BACKGROUND OF THE INVENTION

This invention relates to methods for paying qualified audiences for their attention.

U.S. patent application Ser. Nos. 09/536,727 and 10/042,975, Expected Value Methods and Systems for Paying and Qualifying, also by the author, disclosed a method and system for paying users for their attention, and for qualifying (verifying) that those users met conditions set forth by paying advertisers.

U.S. patent application Ser. No. 10/042,975 further disclosed a system for paying people—the application called them realbuyers—who bought a specified product or service at some point after being exposed to an advertising (sales) message.

This application discloses several methods for deterring cheating by users of the system of application Ser. No. 10/042,975, especially cheating where the embodiment of the system is for paying realbuyers. Thus, the inventive methods are improvements on the method and system of application Ser. No. 10/042,975.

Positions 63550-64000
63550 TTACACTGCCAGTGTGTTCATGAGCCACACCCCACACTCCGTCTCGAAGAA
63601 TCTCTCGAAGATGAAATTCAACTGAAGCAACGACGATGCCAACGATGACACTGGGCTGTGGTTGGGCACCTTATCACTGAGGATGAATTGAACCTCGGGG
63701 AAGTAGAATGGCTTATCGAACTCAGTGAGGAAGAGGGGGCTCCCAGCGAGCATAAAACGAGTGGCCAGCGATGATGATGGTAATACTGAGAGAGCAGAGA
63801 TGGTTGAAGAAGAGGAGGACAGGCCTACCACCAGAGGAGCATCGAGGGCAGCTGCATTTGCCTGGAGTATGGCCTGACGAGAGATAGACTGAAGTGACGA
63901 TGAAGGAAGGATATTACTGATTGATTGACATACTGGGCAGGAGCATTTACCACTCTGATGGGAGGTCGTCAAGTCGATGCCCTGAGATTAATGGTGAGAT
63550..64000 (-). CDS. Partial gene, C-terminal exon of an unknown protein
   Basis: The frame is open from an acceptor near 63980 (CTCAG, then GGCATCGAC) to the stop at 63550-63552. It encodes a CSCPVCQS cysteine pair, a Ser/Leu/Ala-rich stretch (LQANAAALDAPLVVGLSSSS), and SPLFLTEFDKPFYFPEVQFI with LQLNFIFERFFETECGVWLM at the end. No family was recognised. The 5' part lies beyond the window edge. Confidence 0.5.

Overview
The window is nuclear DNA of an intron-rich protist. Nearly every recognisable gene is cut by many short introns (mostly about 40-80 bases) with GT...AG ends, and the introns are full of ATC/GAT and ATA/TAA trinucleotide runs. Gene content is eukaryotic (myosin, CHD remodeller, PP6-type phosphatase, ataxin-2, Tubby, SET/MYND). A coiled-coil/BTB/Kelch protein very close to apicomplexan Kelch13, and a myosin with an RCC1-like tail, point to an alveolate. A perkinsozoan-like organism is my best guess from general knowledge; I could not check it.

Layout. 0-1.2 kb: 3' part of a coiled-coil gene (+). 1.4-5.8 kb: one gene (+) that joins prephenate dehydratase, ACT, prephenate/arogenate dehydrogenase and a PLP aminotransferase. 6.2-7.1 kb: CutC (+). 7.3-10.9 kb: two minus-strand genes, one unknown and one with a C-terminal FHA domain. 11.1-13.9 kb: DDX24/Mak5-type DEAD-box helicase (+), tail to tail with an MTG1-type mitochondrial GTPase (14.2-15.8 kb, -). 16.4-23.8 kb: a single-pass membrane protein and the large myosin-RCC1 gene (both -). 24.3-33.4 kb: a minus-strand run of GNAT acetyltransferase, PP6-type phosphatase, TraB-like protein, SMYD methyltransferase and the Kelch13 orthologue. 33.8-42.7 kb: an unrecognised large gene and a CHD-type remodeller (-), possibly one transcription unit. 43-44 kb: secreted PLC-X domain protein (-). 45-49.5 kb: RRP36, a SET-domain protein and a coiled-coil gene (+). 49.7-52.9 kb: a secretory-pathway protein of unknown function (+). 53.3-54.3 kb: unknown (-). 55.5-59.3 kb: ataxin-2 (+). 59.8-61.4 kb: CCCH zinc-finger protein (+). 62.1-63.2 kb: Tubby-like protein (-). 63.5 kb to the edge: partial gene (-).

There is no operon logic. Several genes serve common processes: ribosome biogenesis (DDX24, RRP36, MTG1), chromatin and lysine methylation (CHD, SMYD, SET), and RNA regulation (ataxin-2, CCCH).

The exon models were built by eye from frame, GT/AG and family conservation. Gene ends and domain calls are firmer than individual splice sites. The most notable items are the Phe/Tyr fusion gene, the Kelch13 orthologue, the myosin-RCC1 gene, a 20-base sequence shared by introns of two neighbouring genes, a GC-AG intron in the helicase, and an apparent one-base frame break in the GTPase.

The author is not aware of other disclosures of these improvement methods (further, the author does not know of any disclosure that describes any method or system equivalent to the disclosure in U.S. patent application Ser. No. 10/042,975).

BRIEF SUMMARY OF THE INVENTION

The object of the invention is to deter cheating by users of a system for paying qualified people for their attention, especially people whose key qualification is that they buy a specified product or engage in any specified economic transaction after exposure to a message.

An expected value system for paying and qualifying audiences (EVSPQ) is an online database system for paying users for their attention provided that they meet a specified condition or conditions. In this system, advertisers post EV payment offers. Using the system, a recipient of EV payment accepts a payment offer; the system stores this acceptance in a recipient's acceptance history, and triggers the execution of an EV payment bet corresponding to the terms of the payment offer. If the recipient wins this payment bet, the EVSPQ enables the recipient to state whether he has met the conditions of the payment offer, and therefore, is owed the payment bet payoff.

In an EVSPQ for paying “realbuyers” (EVSPQ-RB) a qualifying condition of payment is that a user makes a specified purchase after being exposed to a specified message. The inventive method is a module to be added to an EVSPQ-RB to deter cheating.